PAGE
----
"I'm really happy someone is thinking futuristically about all this, to get this equipment into the libraries is just phenomenal, but the cost and contracts need to be addressed," Rekowski said. "If costs increase and funding is not available, how are we going to pay for it? The technology has costs."
But Rekowski also sees the fiber's enormous potential. Libraries could share data and other resources. Staff training seminars could be beamed to libraries across the state. Library patrons could take part in webinars and video conferences.
"It's just mind-boggling to think of the possibilities," Rekowski said. "The next step is to bring this technology out to the community. We're all waiting."
$22K router given away
The Bridgeport Public Library gave away its new Internet router.
The state used $7,400 in federal stimulus funds to bring high-speed fiber to the Bridgeport library - part of a $126.3 million statewide broadband expansion project.
But the Bridgeport library couldn't afford to pay for the new fiber line - built by Frontier Communications - and didn't want to wait years for the state to fix its e-rate contract. So the router was passed onto the city of Bridgeport, and installed at a data center owned by Citynet, an Internet services provider.
"It made more sense to house the router off site because of safety and security concerns," said Jimmy Smith, Bridgeport's assistant city manager. "We're very satisfied with Citynet's service."
The router now serves all city departments, including the public library, on a separate fiber network built by Citynet. The router also will run the city's phone system.
"The city has connected all facilities, and is running the entire city of Bridgeport on the [stimulus-funded] Internet router," said Jim Martin, Citynet's president. "The router the library received was overkill for the library, but because the library is part of the city, it's serving the library and the entire city of Bridgeport."
Because Frontier owns the stimulus-funded fiber network, Citynet had to install its own fiber cable to the library and charged $800 - nearly 10 times less than what Frontier billed the state under the federal grant.
Given said she was unaware that that the router wasn't at the Bridgeport library.
"They're not permitted to give it away," she said. "They can't give it to another entity. I'll have to look into this."
And what happened to the 1,000-foot high-speed fiber line - paid for by the federal stimulus - Frontier extended to the Bridgeport Public Library? The $7,400 fiber cable isn't being used.
'I just wish it was up and running'
At the Clay County library, students crowd into the brick building after school, sitting down at computer Internet terminals to finish their homework or play video games.
"As you can tell, the number of people that come through here is constant," said Thorne one day last week. "We cater to anybody and everybody."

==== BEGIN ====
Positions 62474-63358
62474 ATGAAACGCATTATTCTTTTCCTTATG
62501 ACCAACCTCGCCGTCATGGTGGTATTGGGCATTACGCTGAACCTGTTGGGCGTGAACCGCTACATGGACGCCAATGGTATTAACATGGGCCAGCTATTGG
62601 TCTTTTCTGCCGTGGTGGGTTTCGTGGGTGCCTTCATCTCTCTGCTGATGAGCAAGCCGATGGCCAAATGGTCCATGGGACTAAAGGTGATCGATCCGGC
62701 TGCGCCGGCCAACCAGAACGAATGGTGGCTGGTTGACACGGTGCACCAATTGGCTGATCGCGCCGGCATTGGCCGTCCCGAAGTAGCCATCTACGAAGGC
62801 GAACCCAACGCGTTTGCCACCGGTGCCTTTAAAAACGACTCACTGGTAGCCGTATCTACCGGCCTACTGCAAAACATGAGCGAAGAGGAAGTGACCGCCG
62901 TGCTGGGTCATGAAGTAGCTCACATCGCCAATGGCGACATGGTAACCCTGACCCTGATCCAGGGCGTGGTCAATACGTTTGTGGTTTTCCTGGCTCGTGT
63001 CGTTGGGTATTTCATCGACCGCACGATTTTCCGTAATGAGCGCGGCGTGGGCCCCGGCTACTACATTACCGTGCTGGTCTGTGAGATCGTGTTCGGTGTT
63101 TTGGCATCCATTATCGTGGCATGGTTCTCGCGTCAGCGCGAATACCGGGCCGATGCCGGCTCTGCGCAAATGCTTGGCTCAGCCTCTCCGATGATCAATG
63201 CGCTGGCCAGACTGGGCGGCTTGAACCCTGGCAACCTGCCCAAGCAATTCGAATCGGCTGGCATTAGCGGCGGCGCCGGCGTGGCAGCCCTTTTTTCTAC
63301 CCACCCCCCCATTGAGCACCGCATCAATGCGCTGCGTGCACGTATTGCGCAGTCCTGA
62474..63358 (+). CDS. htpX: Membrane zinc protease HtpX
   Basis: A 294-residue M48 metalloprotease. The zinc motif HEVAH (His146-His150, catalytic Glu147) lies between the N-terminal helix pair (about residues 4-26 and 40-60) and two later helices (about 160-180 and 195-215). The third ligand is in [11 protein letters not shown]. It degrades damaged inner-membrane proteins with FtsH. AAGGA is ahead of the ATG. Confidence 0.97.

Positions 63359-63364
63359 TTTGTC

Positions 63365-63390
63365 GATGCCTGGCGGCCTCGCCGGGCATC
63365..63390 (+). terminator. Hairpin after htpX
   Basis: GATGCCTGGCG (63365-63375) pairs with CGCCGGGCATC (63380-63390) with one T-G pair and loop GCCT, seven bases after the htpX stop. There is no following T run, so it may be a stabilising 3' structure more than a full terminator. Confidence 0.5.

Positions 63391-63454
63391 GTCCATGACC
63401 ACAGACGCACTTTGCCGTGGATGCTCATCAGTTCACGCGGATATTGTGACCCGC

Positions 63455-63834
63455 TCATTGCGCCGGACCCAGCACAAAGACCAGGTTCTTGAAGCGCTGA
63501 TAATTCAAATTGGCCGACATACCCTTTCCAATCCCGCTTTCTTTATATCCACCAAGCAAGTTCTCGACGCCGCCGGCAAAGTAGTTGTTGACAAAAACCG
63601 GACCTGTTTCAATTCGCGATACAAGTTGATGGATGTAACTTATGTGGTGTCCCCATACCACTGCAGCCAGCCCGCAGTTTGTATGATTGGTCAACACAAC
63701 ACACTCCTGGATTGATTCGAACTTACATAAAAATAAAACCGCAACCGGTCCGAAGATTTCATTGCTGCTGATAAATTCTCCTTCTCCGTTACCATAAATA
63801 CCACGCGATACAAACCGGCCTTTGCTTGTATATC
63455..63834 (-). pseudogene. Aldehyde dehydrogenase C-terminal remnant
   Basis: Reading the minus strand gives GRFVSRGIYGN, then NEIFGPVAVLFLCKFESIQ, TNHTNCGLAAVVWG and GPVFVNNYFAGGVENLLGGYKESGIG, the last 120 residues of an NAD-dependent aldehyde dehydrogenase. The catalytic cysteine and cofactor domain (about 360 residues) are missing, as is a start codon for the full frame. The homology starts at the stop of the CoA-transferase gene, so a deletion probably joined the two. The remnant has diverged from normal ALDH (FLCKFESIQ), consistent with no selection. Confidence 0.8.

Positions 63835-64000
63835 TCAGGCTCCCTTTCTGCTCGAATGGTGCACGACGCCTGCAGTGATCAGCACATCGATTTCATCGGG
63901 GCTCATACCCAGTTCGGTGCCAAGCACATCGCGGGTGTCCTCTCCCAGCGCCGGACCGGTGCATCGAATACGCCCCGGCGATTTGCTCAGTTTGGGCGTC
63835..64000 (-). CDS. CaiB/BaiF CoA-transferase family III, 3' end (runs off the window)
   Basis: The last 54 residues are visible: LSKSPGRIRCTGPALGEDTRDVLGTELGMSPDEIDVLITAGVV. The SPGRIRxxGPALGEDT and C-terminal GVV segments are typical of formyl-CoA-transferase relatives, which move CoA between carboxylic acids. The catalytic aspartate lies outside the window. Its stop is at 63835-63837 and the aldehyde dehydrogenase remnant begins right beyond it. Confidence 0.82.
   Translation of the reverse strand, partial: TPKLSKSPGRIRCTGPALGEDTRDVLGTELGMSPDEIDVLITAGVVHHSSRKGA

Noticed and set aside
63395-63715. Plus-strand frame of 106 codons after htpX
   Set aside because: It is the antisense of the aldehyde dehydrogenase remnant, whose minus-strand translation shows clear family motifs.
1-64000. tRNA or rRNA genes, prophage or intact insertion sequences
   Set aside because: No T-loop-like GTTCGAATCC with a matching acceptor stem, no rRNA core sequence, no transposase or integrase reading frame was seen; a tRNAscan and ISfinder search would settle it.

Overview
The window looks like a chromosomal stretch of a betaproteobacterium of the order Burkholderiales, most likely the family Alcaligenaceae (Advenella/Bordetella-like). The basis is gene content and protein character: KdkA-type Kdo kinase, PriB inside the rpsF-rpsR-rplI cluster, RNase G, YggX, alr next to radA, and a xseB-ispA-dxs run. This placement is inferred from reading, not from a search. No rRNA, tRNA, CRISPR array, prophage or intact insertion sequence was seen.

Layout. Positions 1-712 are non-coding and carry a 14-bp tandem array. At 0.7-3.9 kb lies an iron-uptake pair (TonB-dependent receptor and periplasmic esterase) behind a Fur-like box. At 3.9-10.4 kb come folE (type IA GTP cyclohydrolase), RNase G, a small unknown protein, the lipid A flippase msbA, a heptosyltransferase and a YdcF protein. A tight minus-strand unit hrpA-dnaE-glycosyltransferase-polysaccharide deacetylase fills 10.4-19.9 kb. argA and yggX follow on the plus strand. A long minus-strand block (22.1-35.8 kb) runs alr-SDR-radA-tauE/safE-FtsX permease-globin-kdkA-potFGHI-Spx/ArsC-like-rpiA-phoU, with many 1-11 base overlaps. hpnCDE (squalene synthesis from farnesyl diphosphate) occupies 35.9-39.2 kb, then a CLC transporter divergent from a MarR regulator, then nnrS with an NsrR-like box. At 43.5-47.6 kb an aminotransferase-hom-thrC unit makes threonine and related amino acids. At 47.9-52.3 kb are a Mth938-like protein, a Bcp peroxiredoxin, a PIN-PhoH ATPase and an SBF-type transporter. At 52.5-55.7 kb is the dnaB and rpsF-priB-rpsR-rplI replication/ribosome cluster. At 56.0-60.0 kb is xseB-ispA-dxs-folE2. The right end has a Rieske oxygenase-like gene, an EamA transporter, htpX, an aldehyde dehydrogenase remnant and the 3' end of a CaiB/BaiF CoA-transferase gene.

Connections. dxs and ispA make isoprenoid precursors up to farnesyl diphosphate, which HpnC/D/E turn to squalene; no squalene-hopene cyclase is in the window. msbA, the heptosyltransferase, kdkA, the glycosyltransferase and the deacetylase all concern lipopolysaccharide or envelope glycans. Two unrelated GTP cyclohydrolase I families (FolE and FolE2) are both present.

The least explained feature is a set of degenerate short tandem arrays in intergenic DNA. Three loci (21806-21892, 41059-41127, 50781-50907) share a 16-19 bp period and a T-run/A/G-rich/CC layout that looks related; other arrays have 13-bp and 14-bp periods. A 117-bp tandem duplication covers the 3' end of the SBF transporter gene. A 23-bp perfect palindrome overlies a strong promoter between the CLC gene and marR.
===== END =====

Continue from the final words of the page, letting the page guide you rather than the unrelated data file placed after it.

Library patrons also use the computers to pay utility bills, shop online for Christmas presents, and fill out job applications - a practice that has increased significantly since CONSOL Energy shut down its Fola Operations mine in Clay County last August.
Other job seekers and students use the public library's computers to take online exams. On many afternoons, all 10 of the library's terminals are in use, which puts a strain on the Internet network.
"If they're taking a test and the computer bogs down, you have to stop and take the test all over again," Thorne said. "It's tough. It can bog down to the point it's not really usable."
The fiber in the basement of the Clay County Public library would fix that - overnight.
Thorne has worked tirelessly to make the library a community hub, a place where people can stop in to borrow a paperback Western novel, peruse National Geographic magazines that date back to 1959, and where the elderly can go online to chat via a live video stream with their grandchildren in states far away.
But to keep up with the latest technology and Internet capabilities, the Clay County library - the only library that serves the county's 10,300 residents - must connect to the fiber line that's looped up and disconnected in a basement utility closet.
"I just wish it was up and running," Thorne said. "It would make a world of difference."
kenny kemp | Gazette photos
Clay County librarian Sheila Thorne helps 6-year-old Dylan McCumbus navigate an educational video game on a library computer. The computers bog down when they fill up because of an antiquated Internet connection.
Thorne adjusts the library’s new Internet router, which is connected to a slow T1 line. The state purchased the $22,600 routers for libraries using federal stimulus funds.
kenny kemp | Gazette
Stimulus-funded fiber-optic cable remains spooled up at the Clay library — and 160 other libraries across West Virginia — because it costs too much to turn on.
Reach Eric Eyre at firstname.lastname@example.org